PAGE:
In the fourth and final lecture in the 'Telescopes Now' series, Professor Alan Watson talks about his work at the Pierre Auger Cosmic Ray Observatory. Professor Alan Watson is Emeritus and Research Professor of Physics at the University of Leeds, and with James Cronin established and led the Pierre Auger Cosmic Ray Observatory in Argentina. In his lecture he touches on some of the practical, political, technical, financial and organisational challenges faced by the team that he worked with to es
Computational atmospheric sciences : OS 411 : an interactive resource for air quality professionals
Six self-instructional courses in air quality modelling have been created by the US Environmental Protection Agency (EPA) Air Pollution Training Institute (APTI) "for professionals who wish to develop a solid foundation in the technologies, techniques, and tools of air quality modeling and the use of computational science in air quality analyses". The courses cover: the essentials of chemistry, physics, mathematics and statistics required for air quality modelling; the essentials of atmospheric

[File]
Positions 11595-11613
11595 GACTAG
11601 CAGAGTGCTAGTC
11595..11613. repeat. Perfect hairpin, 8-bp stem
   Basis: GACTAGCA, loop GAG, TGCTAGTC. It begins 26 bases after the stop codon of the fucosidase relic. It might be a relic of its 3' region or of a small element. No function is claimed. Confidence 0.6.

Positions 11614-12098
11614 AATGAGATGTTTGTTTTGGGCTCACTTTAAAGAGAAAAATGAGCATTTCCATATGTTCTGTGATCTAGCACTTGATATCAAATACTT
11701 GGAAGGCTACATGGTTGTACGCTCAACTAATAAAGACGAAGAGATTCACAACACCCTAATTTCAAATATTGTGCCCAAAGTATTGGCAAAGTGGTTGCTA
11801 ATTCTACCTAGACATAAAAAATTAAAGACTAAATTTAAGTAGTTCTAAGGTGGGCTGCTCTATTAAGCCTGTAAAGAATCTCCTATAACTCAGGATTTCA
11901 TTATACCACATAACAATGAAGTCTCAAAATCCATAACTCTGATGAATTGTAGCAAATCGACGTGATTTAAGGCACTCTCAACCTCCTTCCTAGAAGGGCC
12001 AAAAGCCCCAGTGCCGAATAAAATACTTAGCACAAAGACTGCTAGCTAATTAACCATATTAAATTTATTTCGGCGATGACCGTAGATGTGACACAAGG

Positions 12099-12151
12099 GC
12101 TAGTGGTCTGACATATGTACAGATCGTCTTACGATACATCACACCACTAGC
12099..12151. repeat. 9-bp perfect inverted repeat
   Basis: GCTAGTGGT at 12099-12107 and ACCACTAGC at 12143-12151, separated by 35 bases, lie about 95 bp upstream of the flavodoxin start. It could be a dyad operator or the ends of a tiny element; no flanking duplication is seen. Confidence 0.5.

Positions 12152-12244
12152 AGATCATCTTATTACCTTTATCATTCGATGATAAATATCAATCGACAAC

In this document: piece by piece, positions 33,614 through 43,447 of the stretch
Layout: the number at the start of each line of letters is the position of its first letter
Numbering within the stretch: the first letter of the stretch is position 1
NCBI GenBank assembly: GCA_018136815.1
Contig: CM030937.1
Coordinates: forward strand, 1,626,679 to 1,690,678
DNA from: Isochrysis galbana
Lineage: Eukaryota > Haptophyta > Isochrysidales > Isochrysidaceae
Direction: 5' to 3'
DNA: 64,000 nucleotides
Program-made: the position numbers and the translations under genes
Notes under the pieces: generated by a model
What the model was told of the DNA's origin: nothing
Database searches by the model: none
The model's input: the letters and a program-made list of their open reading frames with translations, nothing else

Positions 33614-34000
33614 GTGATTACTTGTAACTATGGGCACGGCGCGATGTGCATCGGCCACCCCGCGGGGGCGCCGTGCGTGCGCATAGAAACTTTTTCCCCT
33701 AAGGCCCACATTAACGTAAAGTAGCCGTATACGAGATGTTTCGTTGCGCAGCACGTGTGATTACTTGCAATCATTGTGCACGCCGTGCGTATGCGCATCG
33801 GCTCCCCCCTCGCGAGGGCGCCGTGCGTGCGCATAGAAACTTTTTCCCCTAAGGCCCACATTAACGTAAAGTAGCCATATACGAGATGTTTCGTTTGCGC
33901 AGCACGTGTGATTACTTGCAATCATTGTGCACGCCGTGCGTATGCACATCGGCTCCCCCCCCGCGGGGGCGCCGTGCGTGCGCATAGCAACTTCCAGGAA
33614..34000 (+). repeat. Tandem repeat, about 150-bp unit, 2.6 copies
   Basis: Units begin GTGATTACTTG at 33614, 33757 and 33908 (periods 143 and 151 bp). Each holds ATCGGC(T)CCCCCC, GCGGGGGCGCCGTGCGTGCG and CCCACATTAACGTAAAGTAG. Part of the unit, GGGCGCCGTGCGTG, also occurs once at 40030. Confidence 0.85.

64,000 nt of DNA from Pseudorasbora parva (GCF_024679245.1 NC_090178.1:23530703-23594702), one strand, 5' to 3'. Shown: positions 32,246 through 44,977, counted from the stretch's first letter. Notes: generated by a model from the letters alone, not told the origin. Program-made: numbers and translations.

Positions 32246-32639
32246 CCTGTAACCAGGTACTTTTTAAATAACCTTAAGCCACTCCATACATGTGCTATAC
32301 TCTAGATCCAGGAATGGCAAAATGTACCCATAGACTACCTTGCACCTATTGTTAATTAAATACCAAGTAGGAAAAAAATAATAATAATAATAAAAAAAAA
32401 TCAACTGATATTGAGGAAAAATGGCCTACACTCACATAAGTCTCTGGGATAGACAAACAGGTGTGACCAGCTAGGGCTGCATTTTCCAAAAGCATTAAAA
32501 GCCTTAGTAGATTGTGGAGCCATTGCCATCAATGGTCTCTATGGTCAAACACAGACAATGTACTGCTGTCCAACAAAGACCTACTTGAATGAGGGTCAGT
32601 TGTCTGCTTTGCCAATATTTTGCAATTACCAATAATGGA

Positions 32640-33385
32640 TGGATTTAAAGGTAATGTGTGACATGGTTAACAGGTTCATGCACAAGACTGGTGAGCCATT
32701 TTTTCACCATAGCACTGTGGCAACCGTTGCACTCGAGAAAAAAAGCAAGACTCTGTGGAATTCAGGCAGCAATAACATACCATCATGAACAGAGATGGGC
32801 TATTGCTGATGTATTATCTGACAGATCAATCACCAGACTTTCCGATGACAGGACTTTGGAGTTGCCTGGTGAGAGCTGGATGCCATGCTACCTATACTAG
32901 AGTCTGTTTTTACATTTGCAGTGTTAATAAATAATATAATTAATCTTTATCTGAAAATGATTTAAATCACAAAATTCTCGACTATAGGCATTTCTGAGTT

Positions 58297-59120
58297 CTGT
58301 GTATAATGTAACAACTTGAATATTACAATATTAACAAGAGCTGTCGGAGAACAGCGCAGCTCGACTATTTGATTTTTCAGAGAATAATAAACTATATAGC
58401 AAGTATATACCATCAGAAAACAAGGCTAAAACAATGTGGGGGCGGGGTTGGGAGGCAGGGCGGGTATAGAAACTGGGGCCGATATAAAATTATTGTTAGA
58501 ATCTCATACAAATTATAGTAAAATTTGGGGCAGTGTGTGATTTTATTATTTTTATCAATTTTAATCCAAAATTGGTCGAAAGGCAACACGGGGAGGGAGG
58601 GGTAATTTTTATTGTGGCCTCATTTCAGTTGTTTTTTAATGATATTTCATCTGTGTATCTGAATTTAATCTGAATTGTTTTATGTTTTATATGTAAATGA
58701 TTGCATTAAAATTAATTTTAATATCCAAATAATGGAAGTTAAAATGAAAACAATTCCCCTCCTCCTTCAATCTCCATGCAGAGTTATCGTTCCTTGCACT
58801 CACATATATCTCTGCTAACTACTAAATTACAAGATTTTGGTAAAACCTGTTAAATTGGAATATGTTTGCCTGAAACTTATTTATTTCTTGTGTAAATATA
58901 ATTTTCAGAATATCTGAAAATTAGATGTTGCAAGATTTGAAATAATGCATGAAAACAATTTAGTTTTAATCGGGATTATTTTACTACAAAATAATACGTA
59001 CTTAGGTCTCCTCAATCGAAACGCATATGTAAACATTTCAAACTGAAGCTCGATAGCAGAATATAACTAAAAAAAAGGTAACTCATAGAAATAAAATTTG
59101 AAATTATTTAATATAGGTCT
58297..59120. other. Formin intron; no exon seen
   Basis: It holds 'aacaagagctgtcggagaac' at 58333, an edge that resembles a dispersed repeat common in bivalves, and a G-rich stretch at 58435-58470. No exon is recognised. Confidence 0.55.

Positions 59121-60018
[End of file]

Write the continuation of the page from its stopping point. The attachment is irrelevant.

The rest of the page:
Experimental physics I and II
The website for this course (8.13-14 Experimental Physics I & II "Junior Lab", Fall 2007 - Spring 2008) has been made available by the Massachusetts Institute of Technology (MIT) Department of Physics as part of the MIT OpenCourseWare project. It provides experimental overviews and laboratory guides for a series of experiments, mostly in atomic and nuclear physics. Study materials on data analysis are also provided.
Neutron science and reactor physics
The website for this course (22.05 Neutron Science and Reactor Physics, Fall 2006) is made available by the Massachusetts Institute of Technology (MIT) Department of Nuclear Science and Engineering as part of the MIT OpenCourseWare project. "This course introduces fundamental properties of the neutron. It covers reactions induced by neutrons, nuclear fission, slowing down of neutrons in infinite media, diffusion theory, the few-group approximation, point kinetics, and fission-product poisoning.